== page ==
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Winder judge to hear Eugene Moon's election complaint

POSTED: September 12, 2012 11:59 p.m.

A judge from Winder will hear a Hall County candidate’s complaint against the Board of Elections next week.

Eugene Moon, who challenged Billy Powell, an incumbent member of the Hall County Board of Commissioners in the July primary, has asked that the results from that election be thrown out.

Moon, represented by attorney Dan Summer, is asking the court to “find that this election is so defective” and call for a second vote.

Moon has also asked that the court require Hall County Elections Director Charlotte Sosebee to present a map that shows which voters cast ballots for each district. Moon wants Sosebee to submit the map and the coinciding racial demographics to the U.S. Department of Justice for clearance.

The case has been expedited because of the nature of the allegations, Hall County Attorney Bill Blalock said Wednesday.

Due to potential conflicts, Blalock is not representing the county in the case. Instead, Ron Bennett, with the Buford-based firm Carothers and Mitchell, will represent the board of elections.

Likewise, judges in Hall County’s Superior Court have disqualified themselves from hearing the case. Judge Robert W. Adamson of Winder has been assigned to the case.

Adamson will hold the first hearing on the case Monday at 10 a.m. in Hall County Superior Court, in courtroom number 1, Hall County Court Administrator Reggie Forrester said.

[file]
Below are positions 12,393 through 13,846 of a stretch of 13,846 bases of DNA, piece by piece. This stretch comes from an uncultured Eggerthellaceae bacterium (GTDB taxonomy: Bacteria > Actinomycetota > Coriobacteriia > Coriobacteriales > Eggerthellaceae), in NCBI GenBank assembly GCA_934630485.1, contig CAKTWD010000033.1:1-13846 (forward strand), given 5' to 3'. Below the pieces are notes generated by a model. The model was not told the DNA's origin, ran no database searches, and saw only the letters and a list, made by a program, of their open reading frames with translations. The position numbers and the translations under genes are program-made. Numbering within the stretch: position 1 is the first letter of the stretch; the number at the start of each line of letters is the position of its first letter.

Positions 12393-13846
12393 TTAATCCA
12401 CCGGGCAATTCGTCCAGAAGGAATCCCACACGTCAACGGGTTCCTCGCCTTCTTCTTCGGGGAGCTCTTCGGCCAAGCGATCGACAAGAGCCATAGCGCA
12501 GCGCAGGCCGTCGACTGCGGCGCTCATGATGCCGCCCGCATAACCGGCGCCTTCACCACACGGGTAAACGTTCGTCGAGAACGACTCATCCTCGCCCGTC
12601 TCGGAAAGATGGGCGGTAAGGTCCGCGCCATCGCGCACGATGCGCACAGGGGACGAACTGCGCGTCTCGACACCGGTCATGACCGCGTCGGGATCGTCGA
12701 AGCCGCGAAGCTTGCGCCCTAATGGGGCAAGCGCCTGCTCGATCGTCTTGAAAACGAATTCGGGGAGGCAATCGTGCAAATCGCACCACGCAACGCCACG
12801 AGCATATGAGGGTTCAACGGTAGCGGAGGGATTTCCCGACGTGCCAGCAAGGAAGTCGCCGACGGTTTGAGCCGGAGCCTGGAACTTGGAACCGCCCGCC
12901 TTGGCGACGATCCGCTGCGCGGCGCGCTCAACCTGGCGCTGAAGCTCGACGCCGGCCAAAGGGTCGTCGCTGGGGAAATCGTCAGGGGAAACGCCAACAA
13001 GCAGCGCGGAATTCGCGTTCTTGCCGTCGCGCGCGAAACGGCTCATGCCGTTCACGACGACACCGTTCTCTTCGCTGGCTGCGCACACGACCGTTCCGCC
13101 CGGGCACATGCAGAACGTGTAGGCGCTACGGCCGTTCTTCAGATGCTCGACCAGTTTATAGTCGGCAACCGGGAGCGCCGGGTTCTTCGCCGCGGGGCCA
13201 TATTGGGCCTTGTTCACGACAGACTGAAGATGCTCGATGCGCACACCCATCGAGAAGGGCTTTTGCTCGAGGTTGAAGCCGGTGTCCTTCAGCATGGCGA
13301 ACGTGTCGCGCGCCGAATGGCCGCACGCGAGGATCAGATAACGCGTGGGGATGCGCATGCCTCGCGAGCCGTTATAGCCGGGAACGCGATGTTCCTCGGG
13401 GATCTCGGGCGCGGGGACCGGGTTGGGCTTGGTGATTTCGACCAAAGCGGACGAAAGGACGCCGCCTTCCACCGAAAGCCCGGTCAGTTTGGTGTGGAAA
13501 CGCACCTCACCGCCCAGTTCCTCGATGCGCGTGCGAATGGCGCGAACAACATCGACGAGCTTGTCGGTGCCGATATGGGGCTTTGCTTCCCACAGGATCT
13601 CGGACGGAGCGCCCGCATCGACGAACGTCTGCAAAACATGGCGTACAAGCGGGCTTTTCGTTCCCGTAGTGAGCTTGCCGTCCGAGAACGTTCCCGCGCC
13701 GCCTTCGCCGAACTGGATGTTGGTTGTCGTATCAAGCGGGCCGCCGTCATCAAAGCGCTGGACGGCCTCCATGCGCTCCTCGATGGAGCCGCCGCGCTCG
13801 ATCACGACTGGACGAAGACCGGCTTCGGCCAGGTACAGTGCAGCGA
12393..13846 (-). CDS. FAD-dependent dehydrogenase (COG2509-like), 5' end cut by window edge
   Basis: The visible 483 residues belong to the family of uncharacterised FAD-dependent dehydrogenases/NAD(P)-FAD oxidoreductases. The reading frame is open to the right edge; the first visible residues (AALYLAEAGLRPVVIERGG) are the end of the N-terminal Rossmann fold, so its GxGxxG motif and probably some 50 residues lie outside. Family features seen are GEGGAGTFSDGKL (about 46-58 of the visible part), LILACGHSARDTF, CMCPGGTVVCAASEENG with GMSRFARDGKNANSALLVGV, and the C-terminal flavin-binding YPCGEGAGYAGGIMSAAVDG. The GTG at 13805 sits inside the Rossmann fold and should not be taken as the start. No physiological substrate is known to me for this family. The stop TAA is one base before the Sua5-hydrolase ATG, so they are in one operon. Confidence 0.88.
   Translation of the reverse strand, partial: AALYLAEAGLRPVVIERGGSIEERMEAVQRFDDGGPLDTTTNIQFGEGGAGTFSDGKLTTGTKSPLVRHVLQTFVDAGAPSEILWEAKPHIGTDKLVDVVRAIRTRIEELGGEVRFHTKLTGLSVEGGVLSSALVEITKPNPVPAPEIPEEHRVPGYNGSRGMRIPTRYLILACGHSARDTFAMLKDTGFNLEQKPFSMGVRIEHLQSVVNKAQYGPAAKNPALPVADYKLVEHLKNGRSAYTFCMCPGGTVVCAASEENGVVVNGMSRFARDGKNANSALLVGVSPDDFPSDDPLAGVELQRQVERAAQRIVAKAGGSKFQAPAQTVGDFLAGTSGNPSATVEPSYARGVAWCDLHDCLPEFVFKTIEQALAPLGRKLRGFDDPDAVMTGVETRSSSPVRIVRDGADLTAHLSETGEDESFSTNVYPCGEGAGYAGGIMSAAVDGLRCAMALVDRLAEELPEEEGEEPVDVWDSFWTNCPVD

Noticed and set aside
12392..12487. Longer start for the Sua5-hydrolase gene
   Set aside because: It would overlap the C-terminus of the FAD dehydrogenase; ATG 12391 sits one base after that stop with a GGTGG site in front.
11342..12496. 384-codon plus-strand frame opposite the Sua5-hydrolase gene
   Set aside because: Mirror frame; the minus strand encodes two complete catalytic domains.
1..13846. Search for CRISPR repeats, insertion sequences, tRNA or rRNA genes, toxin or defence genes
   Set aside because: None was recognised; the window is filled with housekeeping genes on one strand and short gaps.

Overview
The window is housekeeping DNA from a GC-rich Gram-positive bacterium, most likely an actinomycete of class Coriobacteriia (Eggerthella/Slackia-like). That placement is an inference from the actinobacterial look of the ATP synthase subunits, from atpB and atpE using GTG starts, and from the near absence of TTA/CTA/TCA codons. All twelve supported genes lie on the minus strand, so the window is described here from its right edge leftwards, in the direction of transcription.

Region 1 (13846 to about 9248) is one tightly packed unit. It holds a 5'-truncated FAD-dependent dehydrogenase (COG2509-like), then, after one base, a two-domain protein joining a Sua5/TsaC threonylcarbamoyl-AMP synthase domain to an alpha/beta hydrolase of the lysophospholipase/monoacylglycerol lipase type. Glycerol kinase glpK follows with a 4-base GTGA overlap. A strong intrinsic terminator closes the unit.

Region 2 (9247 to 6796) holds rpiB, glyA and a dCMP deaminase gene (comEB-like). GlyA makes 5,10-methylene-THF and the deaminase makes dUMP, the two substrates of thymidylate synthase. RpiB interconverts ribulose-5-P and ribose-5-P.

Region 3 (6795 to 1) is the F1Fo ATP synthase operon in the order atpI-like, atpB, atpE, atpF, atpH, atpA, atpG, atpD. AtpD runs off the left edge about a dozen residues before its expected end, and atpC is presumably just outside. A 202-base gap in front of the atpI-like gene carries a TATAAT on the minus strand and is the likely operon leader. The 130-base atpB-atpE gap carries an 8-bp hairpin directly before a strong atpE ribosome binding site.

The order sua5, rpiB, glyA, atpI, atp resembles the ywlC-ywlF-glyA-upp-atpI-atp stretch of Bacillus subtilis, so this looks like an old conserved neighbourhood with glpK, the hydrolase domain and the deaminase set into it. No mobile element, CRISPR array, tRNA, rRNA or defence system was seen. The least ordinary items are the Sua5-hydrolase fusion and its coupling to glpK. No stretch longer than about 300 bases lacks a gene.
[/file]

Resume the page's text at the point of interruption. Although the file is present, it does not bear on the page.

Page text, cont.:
Moon’s suit stems from the July 31 Republican primary for two district posts on the Hall County Board of Commissioners.

In that election, Moon challenged Powell for the District 2 post.

The results tabulated by the Hall County Elections Office left Powell with 51.6 percent of the vote and Moon with 48.4 percent, a difference of just 235 votes.

In an election for the District 4 post, Jeff Stowe defeated incumbent Ashley Bell with 57.6 percent of the vote.

Moon’s suit includes sworn statements from four voters who say they believe the wrong district lines were used. One voter who said he is a Gillsville resident said he voted in the District 4 primary.

In addition to the lawsuit, state elections officials have been investigating at least one incident on July 27 in which a voter received the wrong ballot.

As of Wednesday, Bennett had not filed an answer to Moon’s lawsuit. Neither he nor Summer could be reached for comment.


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